If you find something interesting that you’d like to see considered for next week’s Data Security & Fraud Prevention Roundup, don’t hesitate to let us know.  We’re always on the lookout for new and interesting perspectives on data security news, issues, thoughts, and best practices.  Send your best links to info@futurex.com, or share them with us on Twitter (@Futurex).


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CryptoCube: Increasing the Efficiency of Your Cryptographic Infrastructure

by Rachel Barnett on April 8th, 2014

The trend toward converged cryptographic infrastructure is aiding organizations by reducing the cost of data center space and energy consumption, as well as simplifying the process of maintaining and managing multiple devices.

The traditional cryptographic infrastructure, up until now, had typically been fragmented and isolated, with very little centralized management. Sourcing different devices from various vendors made it difficult to standardize on one platform. Maintenance, upgrades, and data processing required specific employee training for each device, as well as separate monitoring and management. In large organizations, these devices would often be physically placed in several locations all over the globe, requiring a great deal of travel for the organization’s employees. This fragmentation was incredibly costly to organizations who must pay to hold separate devices at multiple data centers.

Fortunately, the technology of the past has been replaced. Futurex has developed a line of data security solutions that operate together to produce a result far beyond the sum of its parts. These devices cover an organization’s entire cryptographic infrastructure, eliminating the hassle and cost of sourcing equipment from multiple vendors. Because Futurex’s Hardened Enterprise Security Platform is built using a base architecture model, any enhancements, upgrades, and features made to one Futurex device can be implemented across all the other components of the platform.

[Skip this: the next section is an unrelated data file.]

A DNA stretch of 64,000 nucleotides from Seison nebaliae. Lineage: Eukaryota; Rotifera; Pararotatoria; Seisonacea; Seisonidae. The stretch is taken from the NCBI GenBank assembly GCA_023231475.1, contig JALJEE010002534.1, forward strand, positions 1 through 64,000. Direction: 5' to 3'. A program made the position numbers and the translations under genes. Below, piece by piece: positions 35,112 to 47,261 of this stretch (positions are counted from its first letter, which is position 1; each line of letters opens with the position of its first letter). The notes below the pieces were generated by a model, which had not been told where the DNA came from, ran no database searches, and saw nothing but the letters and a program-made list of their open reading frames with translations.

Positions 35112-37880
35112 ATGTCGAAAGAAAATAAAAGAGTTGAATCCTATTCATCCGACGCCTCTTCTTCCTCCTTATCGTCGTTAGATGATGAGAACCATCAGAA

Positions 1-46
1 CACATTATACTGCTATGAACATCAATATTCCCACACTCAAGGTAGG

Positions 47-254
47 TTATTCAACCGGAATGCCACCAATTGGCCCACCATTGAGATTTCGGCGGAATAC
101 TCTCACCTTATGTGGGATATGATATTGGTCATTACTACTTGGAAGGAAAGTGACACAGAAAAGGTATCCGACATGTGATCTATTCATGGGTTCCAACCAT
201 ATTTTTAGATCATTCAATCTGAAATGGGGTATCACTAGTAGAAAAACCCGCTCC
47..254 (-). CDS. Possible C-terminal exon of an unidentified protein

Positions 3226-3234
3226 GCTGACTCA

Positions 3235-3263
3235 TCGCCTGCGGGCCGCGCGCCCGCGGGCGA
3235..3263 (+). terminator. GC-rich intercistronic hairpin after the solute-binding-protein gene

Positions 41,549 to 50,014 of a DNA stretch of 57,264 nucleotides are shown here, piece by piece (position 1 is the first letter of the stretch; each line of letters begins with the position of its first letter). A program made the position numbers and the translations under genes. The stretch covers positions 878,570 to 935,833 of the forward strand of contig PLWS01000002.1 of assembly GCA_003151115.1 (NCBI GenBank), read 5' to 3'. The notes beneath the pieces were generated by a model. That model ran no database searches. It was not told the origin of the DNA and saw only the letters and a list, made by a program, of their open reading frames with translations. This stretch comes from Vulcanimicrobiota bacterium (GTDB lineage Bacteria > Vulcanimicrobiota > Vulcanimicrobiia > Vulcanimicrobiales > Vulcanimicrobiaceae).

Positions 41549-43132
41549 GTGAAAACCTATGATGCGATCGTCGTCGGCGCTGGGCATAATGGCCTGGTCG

Futurex’s push toward continuous innovation allowed us to take the functionality of the Hardened Enterprise Security Platform one step further, promoting even more ease of use and convenience for organizations. That step resulted in CryptoCube, an all-in-one consolidation of the Hardened Enterprise Security Platform. CryptoCube allows organizations to customize their own cryptographic infrastructure, compiling a unique collection of devices together while reducing their data center footprint.

CryptoCube decreases the cost of data center storage and energy consumption by placing all the devices in one compact, energy efficient unit. Having all the devices located together aids in device maintenance, with secure access and key management functionality available anywhere in the world through Futurex’s Securus FIPS 140-2 Level 3 validated tablet. Disaster recovery and backup of all your organization’s data can be easily added through the VirtuCrypt Hardened Enterprise Security Cloud service.

By creating devices that fulfill every aspect of cryptographic management and combining it with the functionality of CryptoCube and the VirtuCrypt cloud, organizations can rest easy knowing that Futurex has them completely covered, from key management to transaction processing to disaster recovery, and everything in between.